Four Common Issues in Military Divorce
Any married couple will find they face challenges over the years, but having a spouse in the military can put additional strains on your relationship. Unfortunately, military divorces are a common occurrence and there are numerous factors that can make these proceedings more complex than a civilian divorce. While still subject to the laws in the state where the divorce was filed, federal law has special provisions regarding how military divorce matters are handled. The following are four common issues that often arise in these cases:
- Filing and Serving The Divorce Petition
Military members are frequently transferred and often make their homes in temporary residences. This can be a factor in obtaining a divorce, as can the fact that one of the spouses may be stationed overseas. In general, a military divorce should be filed in the state where the couple is domiciled or has an established residence. Under Florida Statutes, the couple must have been living within the state for a period of at least six months.
Once you determine where to file your divorce petition, there is the matter of serving it on your spouse. While the court typically allows 30 days for a response before issuing a default order in your case, military members are granted additional time if they are on active duty.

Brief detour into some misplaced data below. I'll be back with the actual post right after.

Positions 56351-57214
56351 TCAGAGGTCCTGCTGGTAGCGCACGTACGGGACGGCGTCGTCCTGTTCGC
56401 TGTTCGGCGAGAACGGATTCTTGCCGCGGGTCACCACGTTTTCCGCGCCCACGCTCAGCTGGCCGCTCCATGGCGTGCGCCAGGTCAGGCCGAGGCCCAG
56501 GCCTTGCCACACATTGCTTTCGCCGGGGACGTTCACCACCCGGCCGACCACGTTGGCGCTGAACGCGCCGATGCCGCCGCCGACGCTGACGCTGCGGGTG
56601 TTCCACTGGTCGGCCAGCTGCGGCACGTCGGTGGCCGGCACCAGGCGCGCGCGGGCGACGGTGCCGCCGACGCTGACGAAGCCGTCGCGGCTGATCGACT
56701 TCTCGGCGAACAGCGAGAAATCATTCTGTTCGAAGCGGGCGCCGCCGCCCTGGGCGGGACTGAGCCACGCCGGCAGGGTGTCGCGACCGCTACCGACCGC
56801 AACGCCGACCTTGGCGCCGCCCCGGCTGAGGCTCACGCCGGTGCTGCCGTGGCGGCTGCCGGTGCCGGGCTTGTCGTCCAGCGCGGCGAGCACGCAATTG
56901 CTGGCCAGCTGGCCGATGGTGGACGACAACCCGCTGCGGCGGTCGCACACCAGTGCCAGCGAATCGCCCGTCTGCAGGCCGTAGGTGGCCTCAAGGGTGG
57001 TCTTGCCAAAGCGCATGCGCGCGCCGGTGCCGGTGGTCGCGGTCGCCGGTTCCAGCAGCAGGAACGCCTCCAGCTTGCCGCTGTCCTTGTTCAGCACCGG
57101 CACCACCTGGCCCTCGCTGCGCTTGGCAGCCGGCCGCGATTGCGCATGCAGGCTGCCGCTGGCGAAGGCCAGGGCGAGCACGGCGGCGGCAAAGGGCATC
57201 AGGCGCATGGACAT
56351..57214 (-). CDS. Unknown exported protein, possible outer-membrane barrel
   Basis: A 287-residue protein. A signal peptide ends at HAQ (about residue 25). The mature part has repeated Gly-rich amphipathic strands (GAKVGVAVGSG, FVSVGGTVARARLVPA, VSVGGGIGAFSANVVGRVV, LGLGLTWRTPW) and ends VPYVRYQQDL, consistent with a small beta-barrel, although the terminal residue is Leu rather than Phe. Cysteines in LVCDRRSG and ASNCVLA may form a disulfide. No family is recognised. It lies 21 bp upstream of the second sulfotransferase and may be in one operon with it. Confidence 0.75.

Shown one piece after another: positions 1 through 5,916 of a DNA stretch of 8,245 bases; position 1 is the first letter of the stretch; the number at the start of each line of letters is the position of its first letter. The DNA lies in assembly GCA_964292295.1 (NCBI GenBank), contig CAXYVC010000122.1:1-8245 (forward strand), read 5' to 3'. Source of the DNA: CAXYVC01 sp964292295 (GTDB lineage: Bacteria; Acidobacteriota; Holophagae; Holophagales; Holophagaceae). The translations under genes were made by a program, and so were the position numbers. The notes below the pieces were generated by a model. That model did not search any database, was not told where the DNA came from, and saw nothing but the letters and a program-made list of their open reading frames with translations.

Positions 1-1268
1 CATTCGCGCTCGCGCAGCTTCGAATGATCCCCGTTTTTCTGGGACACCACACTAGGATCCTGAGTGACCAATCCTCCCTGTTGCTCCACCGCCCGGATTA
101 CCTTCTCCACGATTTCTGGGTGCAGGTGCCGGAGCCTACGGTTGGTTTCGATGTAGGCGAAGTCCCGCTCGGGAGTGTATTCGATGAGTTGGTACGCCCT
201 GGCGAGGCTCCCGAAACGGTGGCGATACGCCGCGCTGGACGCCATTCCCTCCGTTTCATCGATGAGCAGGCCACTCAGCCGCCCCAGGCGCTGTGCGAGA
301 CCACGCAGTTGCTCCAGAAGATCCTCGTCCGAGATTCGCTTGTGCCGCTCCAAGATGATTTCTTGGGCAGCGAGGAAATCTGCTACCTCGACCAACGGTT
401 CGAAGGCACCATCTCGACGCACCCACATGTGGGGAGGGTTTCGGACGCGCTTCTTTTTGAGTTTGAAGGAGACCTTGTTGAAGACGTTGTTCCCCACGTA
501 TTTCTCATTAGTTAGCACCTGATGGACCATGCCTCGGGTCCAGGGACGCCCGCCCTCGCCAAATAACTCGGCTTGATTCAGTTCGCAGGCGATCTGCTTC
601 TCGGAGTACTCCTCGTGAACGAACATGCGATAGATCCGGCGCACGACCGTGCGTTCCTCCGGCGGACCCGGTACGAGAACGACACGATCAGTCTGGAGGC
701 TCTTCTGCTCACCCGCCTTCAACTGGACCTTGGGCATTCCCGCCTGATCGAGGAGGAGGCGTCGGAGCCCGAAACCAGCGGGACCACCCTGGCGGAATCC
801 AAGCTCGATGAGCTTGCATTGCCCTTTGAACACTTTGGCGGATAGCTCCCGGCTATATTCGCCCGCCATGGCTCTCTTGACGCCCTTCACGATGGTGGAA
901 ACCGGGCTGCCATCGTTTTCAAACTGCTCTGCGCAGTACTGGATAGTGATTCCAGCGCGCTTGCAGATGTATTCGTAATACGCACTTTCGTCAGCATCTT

- Marital Property Division
In any divorce, marital property earned or acquired over the course of the marriage must be divided equitably between the spouses before divorce can be granted. This property includes retirement benefits. For military members, the rules regarding how military retirement benefits are divided and paid are outlined in the Uniformed Services Former Spouses’ Protection Act (USFSPA).
To be eligible for direct pay of these benefits, you must have been married to a military member for at least ten years and they must have completed an overlapping 10 years of military service duty. If you were not married for this period of time you may still be entitled to these benefits, but disbursements require a separate order from the court.
- Your Rights To Military Benefits
In addition to your rights to retirement pay, there are other military benefits you may be eligible to receive. This includes coverage through TRICARE, the military’s medical benefit and health program, employment assistance, life insurance, and access to base privileges, such as being able to shop at the commissary.
- Court Ordered Child Support
The Defense Finance and Accounting Service (DFAS) overseas payments of child support from military members. Provided you get the appropriate order from the court, payments may be automatically deducted from an active duty service members pay or they may come out of the person’s military retirement benefits.
Contact Us Today for Help
As an experienced Fort Lauderdale military divorce attorney, Vanessa L. Prieto provides the professional legal guidance you need to get the benefits you are entitled to in your case. Call or contact our office online and request a consultation to discuss how we can assist you today.